Private participation in infrastructure in developing countries: trends, impacts, and policy lessons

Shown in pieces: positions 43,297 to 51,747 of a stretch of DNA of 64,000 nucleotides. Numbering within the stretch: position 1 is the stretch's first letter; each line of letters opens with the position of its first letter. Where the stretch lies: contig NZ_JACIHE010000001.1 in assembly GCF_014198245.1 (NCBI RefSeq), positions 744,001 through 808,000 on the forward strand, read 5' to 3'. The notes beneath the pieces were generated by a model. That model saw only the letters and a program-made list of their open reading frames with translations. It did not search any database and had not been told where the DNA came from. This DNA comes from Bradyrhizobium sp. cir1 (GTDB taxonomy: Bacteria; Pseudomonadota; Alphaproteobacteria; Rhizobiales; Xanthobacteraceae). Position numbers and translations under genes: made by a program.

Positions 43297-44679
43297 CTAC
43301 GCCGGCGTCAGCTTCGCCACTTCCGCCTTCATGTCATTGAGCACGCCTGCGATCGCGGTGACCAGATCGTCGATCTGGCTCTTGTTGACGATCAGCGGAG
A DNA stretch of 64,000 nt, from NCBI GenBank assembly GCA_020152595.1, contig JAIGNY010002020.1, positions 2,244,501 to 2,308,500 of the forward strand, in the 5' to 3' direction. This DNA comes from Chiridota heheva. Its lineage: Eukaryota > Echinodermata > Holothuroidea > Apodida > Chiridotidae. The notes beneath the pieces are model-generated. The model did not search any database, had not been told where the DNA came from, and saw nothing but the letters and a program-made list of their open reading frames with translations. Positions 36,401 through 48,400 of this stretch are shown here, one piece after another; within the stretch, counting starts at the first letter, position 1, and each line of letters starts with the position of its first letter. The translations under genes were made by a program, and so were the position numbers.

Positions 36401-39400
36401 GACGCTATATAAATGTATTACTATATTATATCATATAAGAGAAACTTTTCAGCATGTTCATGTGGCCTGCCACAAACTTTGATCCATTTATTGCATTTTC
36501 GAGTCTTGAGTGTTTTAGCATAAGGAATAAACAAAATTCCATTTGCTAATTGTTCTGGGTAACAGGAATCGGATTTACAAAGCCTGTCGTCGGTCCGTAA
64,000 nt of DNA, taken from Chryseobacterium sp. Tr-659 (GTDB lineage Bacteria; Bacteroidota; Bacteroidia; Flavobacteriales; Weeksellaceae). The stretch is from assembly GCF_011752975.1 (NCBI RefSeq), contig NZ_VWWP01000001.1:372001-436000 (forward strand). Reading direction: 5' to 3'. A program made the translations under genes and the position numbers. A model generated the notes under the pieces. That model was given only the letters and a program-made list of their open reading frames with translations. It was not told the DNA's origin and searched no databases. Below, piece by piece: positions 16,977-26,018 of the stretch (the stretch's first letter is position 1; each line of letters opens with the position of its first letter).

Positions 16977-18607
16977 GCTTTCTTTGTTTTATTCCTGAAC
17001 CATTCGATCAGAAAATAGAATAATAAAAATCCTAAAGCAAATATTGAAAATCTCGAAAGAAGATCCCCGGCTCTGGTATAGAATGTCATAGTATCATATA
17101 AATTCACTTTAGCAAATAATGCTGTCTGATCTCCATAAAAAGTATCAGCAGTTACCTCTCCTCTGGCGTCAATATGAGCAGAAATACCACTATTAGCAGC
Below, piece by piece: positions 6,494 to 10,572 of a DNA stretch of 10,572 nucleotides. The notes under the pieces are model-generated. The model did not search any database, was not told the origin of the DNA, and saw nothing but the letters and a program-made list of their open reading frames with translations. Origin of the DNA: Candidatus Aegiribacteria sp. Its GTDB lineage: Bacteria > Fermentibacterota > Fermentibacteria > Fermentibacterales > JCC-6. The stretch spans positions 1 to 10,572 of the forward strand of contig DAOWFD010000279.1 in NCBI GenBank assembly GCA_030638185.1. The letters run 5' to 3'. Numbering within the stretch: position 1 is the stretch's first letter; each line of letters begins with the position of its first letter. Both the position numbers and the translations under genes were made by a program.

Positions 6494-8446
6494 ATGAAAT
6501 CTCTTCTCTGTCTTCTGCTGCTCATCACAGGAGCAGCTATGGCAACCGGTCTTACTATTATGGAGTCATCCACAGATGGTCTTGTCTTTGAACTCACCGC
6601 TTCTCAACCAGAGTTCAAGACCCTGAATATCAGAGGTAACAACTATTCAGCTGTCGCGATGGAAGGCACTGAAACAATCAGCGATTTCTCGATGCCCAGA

Over the last decade, governments around the world pursued policies to involve the private sector in the delivery and financing of infrastructure services. The scale of this move away from the hitherto dominant public sector model was far more rapid than had been anticipated at the start of the 1990s. This report aims to distill the experience with the private provision of infrastructure over the last 15 years. It looks at the growth that occurred during the mid 1990s, and the subsequent declines. The main factors driving this are examined. The report assesses the impact that the private provision of infrastructure has had on service delivery, and what the consequences for other important goals have been. Finally, it looks at the main policy lessons that can be drawn, and what governments have to do moving forward if they are to ensure that the supply of infrastructure services does not become a bottleneck to growth.